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In-Vitro Fertilisation (IVF)

In-Vitro Fertilisation (IVF) - What it is

WHAT CAUSES OF INFERTILITY CAN IN-VITRO FERTILIZATION (IVF) TREAT?

IVF may be an option if either you or your partner has been diagnosed with any of the following conditions which may contribute to infertility:

  1. Tubal factor – eg tubal damage from previous infections / previous ligation / salpingectomy
  2. Endometriosis
  3. Ovulatory problems and/or anovulation – eg in Polycystic Ovarian Syndrome (PCOS)
  4. Early menopause (premature ovarian failure)
  5. Male factor – eg low sperm count / absent sperm (azoospermia) / inability of sperm to penetrate or survive in the cervical mucous
  6. Unexplained infertility

Causes of infertility IVF can treat.

HOW DOES IVF WORK?

How does IVF work.

Video: http://www.youtube.com/watch?v=GeigYib39Rs

During the process of IVF, fertilization of the eggs with sperm occur in a laboratory—“ in vitro”. Before fertilization, hormonal injections are administered for about 2 to 4 weeks to stimulate the follicles within the ovaries. Eggs are then collected and inseminated (IVF) or injected (ICSI) with the husband’s sperm in the laboratory. After fertilization, the embryos are incubated for 2-5 days before being replaced into the womb in a process called embryo transfer. A successful pregnancy can be confirmed 17 days later via a blood test. There are other procedures involved in IVF which are suitable for specific problems. Your doctor will advise you if any of the following are necessary for you:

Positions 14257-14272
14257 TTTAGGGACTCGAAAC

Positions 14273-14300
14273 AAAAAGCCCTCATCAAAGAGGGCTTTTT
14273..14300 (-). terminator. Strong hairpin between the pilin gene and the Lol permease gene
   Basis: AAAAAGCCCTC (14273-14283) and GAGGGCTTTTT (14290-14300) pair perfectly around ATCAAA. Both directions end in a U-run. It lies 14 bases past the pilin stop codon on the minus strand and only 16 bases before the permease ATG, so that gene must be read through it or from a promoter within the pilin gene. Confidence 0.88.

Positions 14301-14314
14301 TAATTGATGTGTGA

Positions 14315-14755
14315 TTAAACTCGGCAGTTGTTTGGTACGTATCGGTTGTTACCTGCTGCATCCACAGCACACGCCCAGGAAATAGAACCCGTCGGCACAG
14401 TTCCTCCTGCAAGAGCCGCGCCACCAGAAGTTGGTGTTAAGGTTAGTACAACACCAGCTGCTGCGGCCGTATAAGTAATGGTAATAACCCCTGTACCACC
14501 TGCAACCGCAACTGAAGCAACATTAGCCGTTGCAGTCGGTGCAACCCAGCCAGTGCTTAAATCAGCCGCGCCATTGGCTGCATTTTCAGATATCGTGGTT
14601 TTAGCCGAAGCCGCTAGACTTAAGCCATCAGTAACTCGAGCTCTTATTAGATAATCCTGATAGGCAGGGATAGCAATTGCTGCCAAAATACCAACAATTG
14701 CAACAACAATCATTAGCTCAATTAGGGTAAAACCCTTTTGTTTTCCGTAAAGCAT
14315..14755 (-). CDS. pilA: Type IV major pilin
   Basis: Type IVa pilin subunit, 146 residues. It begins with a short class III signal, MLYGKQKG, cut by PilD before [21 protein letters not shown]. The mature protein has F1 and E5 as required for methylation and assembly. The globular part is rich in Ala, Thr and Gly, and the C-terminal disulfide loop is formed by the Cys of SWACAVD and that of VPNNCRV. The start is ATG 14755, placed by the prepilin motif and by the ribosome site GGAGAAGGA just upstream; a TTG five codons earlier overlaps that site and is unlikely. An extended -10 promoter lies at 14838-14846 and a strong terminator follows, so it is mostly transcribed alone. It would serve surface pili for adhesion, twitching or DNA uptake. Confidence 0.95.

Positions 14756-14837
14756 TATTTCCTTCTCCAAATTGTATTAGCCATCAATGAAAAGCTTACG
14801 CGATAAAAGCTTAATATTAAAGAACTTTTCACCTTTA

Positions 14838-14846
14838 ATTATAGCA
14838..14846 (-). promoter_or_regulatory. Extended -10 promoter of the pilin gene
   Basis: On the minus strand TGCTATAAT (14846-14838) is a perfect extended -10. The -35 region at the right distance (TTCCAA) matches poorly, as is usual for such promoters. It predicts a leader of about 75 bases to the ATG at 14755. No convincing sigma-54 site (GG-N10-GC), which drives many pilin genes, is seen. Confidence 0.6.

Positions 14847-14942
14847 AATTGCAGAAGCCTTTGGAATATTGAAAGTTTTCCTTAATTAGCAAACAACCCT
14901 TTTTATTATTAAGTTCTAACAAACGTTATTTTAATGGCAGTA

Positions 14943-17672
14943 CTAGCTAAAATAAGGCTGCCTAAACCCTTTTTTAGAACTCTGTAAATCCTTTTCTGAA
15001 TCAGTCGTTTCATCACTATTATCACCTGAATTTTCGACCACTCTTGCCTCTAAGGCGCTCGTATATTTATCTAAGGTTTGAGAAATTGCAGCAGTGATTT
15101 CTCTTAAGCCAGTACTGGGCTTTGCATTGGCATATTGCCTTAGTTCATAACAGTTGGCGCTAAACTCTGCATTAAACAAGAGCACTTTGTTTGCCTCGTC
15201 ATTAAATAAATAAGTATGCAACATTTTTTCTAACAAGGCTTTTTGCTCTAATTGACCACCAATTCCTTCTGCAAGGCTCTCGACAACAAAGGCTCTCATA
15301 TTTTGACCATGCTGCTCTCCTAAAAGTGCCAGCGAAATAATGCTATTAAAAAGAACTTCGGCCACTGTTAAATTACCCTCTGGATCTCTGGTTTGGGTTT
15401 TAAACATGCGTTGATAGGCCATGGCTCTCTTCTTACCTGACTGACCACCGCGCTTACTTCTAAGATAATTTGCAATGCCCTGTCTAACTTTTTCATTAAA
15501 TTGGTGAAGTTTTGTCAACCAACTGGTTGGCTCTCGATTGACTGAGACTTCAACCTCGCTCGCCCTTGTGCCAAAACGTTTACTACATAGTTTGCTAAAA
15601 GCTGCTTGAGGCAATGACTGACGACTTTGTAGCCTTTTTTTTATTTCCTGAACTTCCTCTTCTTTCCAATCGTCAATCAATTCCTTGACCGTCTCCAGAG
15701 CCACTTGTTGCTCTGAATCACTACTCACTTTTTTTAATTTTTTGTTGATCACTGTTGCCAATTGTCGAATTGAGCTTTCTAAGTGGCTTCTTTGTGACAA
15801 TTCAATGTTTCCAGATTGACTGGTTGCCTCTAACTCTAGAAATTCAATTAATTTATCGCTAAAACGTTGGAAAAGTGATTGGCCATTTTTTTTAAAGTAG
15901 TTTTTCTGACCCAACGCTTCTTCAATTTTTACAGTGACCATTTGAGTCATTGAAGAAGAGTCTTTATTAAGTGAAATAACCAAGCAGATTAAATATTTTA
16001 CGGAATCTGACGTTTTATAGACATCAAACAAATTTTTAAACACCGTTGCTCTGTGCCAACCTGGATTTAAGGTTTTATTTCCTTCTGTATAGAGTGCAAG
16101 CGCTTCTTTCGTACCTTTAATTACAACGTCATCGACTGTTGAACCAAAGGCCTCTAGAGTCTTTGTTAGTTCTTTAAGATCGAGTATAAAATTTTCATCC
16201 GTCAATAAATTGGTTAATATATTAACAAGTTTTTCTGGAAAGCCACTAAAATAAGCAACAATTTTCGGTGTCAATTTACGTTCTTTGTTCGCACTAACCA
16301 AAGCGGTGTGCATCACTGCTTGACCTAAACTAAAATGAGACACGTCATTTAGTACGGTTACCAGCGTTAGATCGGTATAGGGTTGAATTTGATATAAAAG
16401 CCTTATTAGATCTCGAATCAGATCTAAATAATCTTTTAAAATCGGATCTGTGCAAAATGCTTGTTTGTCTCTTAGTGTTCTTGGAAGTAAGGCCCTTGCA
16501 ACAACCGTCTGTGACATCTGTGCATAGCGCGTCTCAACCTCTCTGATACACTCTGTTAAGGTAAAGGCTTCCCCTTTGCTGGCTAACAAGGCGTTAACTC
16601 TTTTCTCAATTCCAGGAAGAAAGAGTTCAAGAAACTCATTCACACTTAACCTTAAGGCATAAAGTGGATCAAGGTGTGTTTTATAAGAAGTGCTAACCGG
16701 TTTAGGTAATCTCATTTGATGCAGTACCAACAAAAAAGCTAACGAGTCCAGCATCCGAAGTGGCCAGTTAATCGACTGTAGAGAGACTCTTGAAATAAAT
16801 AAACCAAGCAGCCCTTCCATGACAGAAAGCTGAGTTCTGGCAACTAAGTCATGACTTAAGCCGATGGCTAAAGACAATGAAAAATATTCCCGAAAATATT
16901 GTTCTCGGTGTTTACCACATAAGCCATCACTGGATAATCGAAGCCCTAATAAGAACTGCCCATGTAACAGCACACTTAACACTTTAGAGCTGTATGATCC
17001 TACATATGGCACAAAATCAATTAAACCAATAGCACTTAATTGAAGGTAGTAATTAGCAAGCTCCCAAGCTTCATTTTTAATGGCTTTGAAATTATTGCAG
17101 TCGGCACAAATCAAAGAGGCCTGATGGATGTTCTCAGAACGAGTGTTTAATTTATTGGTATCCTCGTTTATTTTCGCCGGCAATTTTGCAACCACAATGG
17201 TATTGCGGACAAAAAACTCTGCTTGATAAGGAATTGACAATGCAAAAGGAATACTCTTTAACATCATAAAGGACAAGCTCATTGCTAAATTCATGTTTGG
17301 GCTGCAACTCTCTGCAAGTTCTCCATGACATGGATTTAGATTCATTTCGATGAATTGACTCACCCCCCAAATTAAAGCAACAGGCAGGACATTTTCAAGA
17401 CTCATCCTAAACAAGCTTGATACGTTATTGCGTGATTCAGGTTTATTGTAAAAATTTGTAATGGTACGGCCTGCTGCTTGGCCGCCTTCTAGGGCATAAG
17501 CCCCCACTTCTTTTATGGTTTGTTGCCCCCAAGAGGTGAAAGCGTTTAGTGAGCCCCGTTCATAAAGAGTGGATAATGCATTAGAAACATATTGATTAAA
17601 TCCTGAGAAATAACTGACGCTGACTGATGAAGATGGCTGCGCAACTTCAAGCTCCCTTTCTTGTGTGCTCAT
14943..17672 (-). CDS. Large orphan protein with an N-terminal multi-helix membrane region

1 ) Intra-Cytoplasmic Sperm Injection (ICSI)
ICSI involves injecting a single sperm into each egg to allow fertilization to occur in the laboratory. This is recommended if the man has poor quality sperm or if you have had difficulties with fertilization previously.

2) Blastocyst Culture

Embryos are cultured for 5 days to become a blastocyst. The chances of pregnancy are much higher with a blastocyst transfer. This may be helpful for couples with repeated IVF failure, multiple eggs and if Pre-implantation Genetic. Diagnosis is required.

TYPICAL IVF CYCLE

Typical IVF cycle from ovulation to implantation.

1) Ovulation Induction Controlled Ovarian Hyperstimulation and Monitoring (Bold) Hormone injections are administered to stimulate the production of multiple eggs in each ovary (versus the usual production of a single egg per month). This stimulation process usually requires the initial use of a GnRH agonist injection to suppress the body’s spontaneous ovulation, and to ensure that the ovarian follicles grow in a synchronous fashion. Daily gonadotropin injections are then added to stimulate growth of the follicles in the ovaries. When the follicles have reached the desired size, an injection of hCG is given, with the discontinuation of GnRH agonist and gonadotrophins. The hCG is required for the final maturation of eggs before egg collection.